It’s true that ‘church’ is about people and not the building, but somehow meeting online does not feel the same as meeting in person. I haven’t worked out exactly why I feel this way. However, this book touches on an aspect of it in terms of the ‘ritual’ of Sunday services. It follows the same pattern of the ritual of rest: we’re in danger of losing it.
We don’t have to go to the effort of getting out of the house, travelling by car or on foot, walking through the threshold of a physical building, sitting with our eyes focused on the front of church with our full attention. The danger of losing the ‘ritual’ of collective worship, is we’ll forget the worship altogether. Without the accountability of fellow Christians, we stop singing along, we stop saying the creed and the Lord’s prayer, we scroll through Instagram with one eye and listen to the sermon with one ear, we answer the door for delivery men (yes they knock on the door even on Sundays), with one click we can end the service and get the Sunday service out of our living room. I don’t know all the arguments for coming back to having Sunday services in person in the physical building, but this surely is one of the real dangers.
Every Christian or Christian household could have a different ritual of rest, for example, the day of the week, the things they do and not do. But the book stresses the importance of the keeping of the ritual as a way of keeping our hearts in the right place. “In our refusal to rest, what we’re doing is far worse than merely not taking care of ourselves. We’re actually telling a different story than what we say we believe (p35).” “Anxiety is what unbelief feels like. Our feelings about rest betray whether we really trust Jesus with our time, our work, our weeks and our lives (p64).”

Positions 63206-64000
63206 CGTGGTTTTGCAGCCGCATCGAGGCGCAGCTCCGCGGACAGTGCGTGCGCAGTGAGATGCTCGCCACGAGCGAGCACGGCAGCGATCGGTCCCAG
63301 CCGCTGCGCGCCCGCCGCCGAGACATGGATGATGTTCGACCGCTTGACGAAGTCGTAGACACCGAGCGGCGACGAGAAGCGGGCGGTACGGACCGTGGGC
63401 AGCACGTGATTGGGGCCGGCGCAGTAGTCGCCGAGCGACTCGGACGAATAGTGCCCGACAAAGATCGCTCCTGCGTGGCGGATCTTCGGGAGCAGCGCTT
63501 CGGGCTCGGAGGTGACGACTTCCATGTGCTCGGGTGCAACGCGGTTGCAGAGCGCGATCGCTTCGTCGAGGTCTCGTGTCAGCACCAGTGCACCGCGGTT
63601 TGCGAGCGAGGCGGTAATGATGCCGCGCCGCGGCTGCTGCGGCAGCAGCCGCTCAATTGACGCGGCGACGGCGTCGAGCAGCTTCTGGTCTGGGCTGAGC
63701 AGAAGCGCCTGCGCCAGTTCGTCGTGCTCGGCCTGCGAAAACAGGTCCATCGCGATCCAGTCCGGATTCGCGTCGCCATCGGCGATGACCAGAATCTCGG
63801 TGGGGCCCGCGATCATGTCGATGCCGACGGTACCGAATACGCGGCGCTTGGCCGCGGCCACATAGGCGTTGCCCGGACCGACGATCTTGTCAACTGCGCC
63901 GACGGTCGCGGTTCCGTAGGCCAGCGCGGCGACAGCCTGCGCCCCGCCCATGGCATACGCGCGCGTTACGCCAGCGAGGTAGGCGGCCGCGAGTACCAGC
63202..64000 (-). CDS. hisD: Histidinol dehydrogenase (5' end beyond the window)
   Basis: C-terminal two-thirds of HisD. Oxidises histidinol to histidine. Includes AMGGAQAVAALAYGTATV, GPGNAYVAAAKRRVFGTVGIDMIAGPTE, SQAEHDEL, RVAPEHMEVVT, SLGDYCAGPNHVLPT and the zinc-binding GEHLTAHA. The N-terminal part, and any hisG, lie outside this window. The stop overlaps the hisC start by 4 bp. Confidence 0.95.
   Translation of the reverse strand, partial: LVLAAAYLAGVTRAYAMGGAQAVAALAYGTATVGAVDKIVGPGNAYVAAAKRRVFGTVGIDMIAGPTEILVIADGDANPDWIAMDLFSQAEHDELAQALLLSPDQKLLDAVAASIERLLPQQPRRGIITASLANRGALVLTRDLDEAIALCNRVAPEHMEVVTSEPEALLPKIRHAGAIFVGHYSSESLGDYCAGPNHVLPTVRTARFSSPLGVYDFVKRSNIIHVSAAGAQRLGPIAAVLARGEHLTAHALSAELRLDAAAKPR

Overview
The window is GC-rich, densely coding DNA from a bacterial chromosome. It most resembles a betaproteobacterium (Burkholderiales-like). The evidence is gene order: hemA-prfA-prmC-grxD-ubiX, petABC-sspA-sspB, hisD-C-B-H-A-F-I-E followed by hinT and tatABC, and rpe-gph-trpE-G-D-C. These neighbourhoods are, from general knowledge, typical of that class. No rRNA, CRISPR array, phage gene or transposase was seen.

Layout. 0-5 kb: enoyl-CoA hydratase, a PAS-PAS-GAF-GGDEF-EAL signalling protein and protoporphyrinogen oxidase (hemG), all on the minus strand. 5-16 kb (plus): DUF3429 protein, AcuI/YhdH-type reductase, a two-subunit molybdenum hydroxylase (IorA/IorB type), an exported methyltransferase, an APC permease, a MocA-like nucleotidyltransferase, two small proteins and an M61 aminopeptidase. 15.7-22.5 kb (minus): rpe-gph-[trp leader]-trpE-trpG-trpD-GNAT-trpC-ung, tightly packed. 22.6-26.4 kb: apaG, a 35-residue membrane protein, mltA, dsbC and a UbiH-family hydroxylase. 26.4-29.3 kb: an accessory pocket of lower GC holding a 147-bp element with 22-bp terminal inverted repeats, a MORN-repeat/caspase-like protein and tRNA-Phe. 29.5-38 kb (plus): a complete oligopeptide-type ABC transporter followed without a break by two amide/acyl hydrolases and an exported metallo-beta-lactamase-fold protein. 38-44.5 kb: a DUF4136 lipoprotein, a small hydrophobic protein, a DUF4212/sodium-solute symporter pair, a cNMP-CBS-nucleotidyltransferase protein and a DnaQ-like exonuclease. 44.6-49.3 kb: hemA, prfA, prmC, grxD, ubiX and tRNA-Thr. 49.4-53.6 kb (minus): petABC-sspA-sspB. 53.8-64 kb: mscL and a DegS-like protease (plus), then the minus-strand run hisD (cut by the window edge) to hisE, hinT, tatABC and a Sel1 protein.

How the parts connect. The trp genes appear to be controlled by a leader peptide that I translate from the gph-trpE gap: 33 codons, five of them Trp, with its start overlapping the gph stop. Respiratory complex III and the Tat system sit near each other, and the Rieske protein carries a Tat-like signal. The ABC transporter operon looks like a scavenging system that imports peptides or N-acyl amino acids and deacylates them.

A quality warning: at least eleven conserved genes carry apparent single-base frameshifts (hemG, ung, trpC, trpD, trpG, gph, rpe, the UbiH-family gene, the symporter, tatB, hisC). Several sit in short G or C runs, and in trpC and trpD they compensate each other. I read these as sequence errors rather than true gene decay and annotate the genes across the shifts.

Jesus Says, ‘Rest A While’
Jesus was often seen alone and praying in the gospel stories. But I never noticed the little verse when Jesus said, “rest a while”. This was after Jesus sent the apostles out on their first mission trip. “The apostles gathered round Jesus and reported to him all they had done and taught. Then, because so many people were coming and going that they did not even have a chance to eat, [Jesus] said to them, ‘Come with me by yourselves to a quiet place and get some rest.'” (Mark 6.30-31).
It’s reassuring to know Jesus said those three words. Our God is not a slave driver! Quite the opposite, he’s the slave free-er. (At this point, I have Dobby’s huge tear-filled eyes and his shrill “Harry Potter set Dobby free!” in my head. If we know we’re enslaved as Dobby does, we’d be as grateful and thrilled as Dobby is.) If you carry on reading a few more lines you’d see that Jesus and the apostles didn’t get much of a rest after all. Jesus ended up teaching them many things, not out of duty, but because “he had compassion on them” (Mark 6.34).
I’d love to have Jesus sitting next to my dining-room-make-shift-desk saying, “have a rest”. Then I’ll not feel guilty or lazy to have a break even though the to-do list still stretches out.
I wonder what made John Owen say “The world is at present in a mighty hurry” in 1681. 1681! Changes of government and monarchy? Wars in Europe? The invention of cheddar cheese (1666), the minute hand for the clock (1670) or weight driven pendulum clock (1675)? What would he say if he saw us?